This is interesting, for a couple of reasons. First, the assumption, which Munchau doesn’t feel he needs to defend or even state explicitly, that any elected European government can appoint its own central bank leadership, without the approval of the ECB. (My understanding is that this is indeed the case, though the relevant national laws all include sweeping but presumably unenforceable language that once appointed the central bank leadership is not to take any outside direction.) Also worth noting, the suggestion of a temporary parallel currency, consistent with my idea that exit from the euro would not have to be an all-or-nothing leap, but involves passing through an extended gray area.

The second interesting thing is Munchau’s evident ambivalence. On the one hand, he sees the parallels between today’s the orthodoxy  of the euro today and of the gold standard before World War II. [1] He recognizes the problems with postulating objective constraints on central banks in a depressed economy. He realizes that the current austerity regime shows no signs of delivering material benefits to the great majority of Europeans. And against this … what? “I have no doubt that any populist government in Europe would end in disaster,” he writes, but the basis of this certainty is not explained.

For myself, I have no doubt that the European crisis is not over. At some point, maybe soon, another European government is going to come up hard against the limits of acceptable policy in the Brussels-Frankfurt orthodoxy. I still think the national central banks will be the commanding heights in the ensuing battle.


[1] To be clear: I don’t think there is a close parallel in the way the two systems actually operate, but in their ideology, yes.


9 thoughts on “Reading the FT: The European Central Bank Is Not the Central Bank of Europe”

  1. I can’t remember exactly where Varoufakis commented on this, but the Greek Central Bank was at the center of a political. Syriza vs. the old guard at the central bank.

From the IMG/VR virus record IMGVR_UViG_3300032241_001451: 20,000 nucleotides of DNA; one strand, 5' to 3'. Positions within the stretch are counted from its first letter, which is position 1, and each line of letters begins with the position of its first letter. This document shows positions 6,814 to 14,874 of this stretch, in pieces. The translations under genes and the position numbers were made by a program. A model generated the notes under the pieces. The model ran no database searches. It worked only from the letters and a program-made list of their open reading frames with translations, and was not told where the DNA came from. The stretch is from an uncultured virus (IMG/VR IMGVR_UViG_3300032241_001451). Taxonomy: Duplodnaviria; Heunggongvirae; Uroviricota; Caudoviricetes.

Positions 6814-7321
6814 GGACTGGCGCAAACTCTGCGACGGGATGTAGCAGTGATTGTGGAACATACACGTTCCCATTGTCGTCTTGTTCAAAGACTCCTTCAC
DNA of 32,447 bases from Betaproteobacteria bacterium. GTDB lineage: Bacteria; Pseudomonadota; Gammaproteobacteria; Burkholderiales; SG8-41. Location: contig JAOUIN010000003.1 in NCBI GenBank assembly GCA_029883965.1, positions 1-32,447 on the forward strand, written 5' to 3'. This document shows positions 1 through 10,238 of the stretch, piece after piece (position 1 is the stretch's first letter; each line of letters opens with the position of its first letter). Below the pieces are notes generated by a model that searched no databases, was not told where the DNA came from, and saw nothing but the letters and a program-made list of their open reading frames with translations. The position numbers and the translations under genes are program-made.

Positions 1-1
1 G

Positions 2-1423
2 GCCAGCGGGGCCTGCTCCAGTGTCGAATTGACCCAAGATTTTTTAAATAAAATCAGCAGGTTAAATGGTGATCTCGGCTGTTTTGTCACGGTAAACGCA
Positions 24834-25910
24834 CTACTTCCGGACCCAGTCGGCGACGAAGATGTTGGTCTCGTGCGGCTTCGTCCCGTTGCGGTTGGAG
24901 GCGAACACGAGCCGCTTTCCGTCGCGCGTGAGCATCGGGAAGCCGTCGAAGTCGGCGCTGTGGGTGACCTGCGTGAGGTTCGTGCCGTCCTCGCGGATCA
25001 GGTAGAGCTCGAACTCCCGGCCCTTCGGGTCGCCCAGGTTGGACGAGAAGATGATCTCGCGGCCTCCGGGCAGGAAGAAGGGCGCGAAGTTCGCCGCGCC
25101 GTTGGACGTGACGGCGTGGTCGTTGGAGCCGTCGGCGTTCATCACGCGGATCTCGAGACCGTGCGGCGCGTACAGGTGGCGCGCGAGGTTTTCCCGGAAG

The first country to do Corbyn’s “People’s QE” or monetary financing will surge ahead.

    As you said about debt default, I doubt the private sector reaction will be as bad as the ideologues warn.

  2. Related to your first paragraph is the fact that Target2 overdrafts between the Eurosystem NCBs allow for almost automatic accommodation of capital flows in the Eurozone. As long as banks have sufficient collateral, they are able to increase their central bank borrowing and fund capital outflows on a major scale.

    As a result, even the narrative of large capital inflows which ‘financed’ credit growth in the Euro periphery during the 2000-2007 period is not accurate. Banks create purchasing power when extending credit and Target2 accommodates capital flows. Capital inflows merely change the composition of the NIIP from central bank liabilities to government securities and repo loans.

    1. I agree, TARGET2 is the key. Sometimes I even think we should call it the “Target System” rather than the euro system, because what really makes it a single currency is not the fact that the currencies of the different countries happen to have the same name and exchange at par, but that a bank deposit in one country can always be used for payments in another. Your second paragraph is important too. The narrative of offsetting trade imbalances and capital flows ignores bank credit, which — I think — is actually the most important variable both in generating imbalances and in accommodating them.

      The linked post seems exactly right to me. I’m glad to see people are still thinking about this stuff.

      1. Now that the Fed swap lines have been made permanent we have a somewhat similar system between the main central banks only this time it is used to backstop money market rates instead of ‘exchange rates’.

        Regarding Target2, I think Greece was the first time when bank collateral was actually not enough to finance any more outflows (especially given the terrible NPL problem of Greek banks credit claims). In such a context, capital controls can and will be used as a second line of defense in the Euro monetary system.